Studying the impact of innovation on business and society

37 Thought-Provoking Tweets from Brian Solis’ Talk on Disruption

via Bryan Escobedo, Red Sky

I had the fortune of joining more than 100 attendees for the latest ED Sessions speaker series featuring best-selling author and noted keynote speaker Brian Solis. Solis calls himself a digital anthropologist, which basically means he studies technology’s impact on business, society and culture.

Not to get Orwellian, Bradburyian (or insert your favorite dystopian novel’s author here), but with all of us becoming increasingly glued to our mobile devices, do you wonder where all this technology is leading us, for better or for worse? And how does this impact your business’ goals, decisions and the way you communicate with your audience? Inquiring minds, like mine, were eager to find out what Solis had to say.

As the lively online discourse during the event can attest, we were in for some lightbulb moments and head-scratching insights. And what better way to share these than to showcase the Twitter conversation as it unfolded.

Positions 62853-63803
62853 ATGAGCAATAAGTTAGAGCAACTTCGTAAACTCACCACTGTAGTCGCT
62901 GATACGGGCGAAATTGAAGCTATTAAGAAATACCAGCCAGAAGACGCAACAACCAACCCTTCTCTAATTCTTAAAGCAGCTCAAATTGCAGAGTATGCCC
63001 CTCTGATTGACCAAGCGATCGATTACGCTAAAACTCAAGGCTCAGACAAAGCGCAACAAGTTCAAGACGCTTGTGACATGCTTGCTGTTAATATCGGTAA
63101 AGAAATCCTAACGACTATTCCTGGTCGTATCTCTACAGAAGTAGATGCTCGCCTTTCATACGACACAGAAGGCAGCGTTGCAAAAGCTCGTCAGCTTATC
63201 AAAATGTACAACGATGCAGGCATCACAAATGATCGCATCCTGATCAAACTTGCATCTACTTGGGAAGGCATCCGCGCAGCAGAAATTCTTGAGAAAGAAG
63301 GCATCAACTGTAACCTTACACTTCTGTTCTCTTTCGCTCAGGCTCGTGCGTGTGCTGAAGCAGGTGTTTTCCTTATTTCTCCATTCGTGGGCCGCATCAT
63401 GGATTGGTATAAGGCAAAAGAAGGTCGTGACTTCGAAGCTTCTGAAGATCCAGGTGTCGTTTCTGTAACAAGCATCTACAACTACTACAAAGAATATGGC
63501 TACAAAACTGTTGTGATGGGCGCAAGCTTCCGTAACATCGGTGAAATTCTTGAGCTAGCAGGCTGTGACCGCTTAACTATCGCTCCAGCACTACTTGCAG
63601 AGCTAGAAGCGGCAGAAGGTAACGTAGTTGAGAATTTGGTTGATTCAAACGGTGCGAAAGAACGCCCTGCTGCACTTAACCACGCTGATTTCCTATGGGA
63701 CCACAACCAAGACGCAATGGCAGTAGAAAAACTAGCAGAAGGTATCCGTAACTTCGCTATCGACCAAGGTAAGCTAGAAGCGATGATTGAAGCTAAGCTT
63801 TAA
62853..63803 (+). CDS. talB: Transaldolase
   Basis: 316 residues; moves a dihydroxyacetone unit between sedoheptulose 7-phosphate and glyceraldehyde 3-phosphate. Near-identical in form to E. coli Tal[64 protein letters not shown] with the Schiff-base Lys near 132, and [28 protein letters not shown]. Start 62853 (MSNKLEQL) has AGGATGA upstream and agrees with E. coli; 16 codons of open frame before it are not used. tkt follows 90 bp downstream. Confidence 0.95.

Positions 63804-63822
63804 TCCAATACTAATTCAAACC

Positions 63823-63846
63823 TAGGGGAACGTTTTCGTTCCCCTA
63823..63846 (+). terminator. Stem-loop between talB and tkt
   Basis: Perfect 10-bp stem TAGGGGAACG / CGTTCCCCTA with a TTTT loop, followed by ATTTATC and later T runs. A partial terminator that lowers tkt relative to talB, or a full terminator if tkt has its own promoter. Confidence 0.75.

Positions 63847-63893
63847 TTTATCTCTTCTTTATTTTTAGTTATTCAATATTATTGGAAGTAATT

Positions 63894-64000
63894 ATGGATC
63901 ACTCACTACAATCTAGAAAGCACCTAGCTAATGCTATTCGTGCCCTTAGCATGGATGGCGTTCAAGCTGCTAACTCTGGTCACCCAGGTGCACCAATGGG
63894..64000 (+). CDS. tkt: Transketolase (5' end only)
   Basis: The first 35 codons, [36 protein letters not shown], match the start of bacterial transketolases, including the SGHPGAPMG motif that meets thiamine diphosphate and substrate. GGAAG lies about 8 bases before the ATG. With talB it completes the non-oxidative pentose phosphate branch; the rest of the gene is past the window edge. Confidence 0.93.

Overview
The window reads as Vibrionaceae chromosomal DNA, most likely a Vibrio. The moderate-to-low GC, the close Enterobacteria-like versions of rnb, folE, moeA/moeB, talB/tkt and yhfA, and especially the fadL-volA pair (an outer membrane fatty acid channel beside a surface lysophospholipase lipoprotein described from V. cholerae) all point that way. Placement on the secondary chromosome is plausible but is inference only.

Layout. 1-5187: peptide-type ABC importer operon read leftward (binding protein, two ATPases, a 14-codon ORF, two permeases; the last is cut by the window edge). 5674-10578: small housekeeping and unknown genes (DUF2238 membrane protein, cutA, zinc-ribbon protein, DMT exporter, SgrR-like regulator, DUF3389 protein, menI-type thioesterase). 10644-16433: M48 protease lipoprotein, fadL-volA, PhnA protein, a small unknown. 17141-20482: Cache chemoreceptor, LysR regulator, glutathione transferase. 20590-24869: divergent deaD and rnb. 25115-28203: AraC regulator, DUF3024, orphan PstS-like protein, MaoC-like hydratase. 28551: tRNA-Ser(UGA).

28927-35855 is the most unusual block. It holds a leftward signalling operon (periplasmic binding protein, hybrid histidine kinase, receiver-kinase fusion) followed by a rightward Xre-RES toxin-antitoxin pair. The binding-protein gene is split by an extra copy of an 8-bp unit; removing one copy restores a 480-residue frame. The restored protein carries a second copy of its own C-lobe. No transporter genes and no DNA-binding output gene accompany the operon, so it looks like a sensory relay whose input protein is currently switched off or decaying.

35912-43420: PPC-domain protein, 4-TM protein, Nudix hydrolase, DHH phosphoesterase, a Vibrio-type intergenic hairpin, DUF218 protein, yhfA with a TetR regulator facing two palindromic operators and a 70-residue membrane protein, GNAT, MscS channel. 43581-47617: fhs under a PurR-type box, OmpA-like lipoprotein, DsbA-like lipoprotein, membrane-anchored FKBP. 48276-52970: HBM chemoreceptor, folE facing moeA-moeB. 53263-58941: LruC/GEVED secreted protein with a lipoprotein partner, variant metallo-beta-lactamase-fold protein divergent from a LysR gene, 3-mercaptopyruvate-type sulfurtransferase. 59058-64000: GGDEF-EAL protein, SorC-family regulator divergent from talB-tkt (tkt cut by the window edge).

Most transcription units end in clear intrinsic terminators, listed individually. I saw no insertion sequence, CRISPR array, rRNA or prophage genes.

My biggest takeaway was the iteration trap so many companies fall victim to: focusing on iteration (doing the same things better) rather than innovation (doing new things) or disruption (doing new things that make the old things obsolete). tv-remote-control-1423749

Did you know the average number of buttons on a modern TV remote control is 70!?

In this time of Ultra HD 4K TV screens with curved glass, remote controls are getting larger, not smaller. Solis says this is what happens when companies don’t start from scratch, or from a clean slate, when approaching technology.

Here’s a question for those under the age of 30: What is the following image?


If you said it’s a 3-D rendering of a “save” icon, you’re not entirely wrong. Well, kinda. It’s a 3.5-inch floppy disk, which was used in the ‘80s and ‘90s to save computer files. So why is obsolete technology from three decades ago the symbol for saving a document in the cloud-based era of 2015?

“You have to start taking bold moves,” says Solis. “Everything can be questioned. Everything is the floppy disk in your organization. Everything is the remote control in your organization. We just kept building upon it over the years, and now it’s time for innovation.”

Want a little more? I don’t blame you. Watch highlights from the talk below or dig into a recent interview with Solis from Contently.

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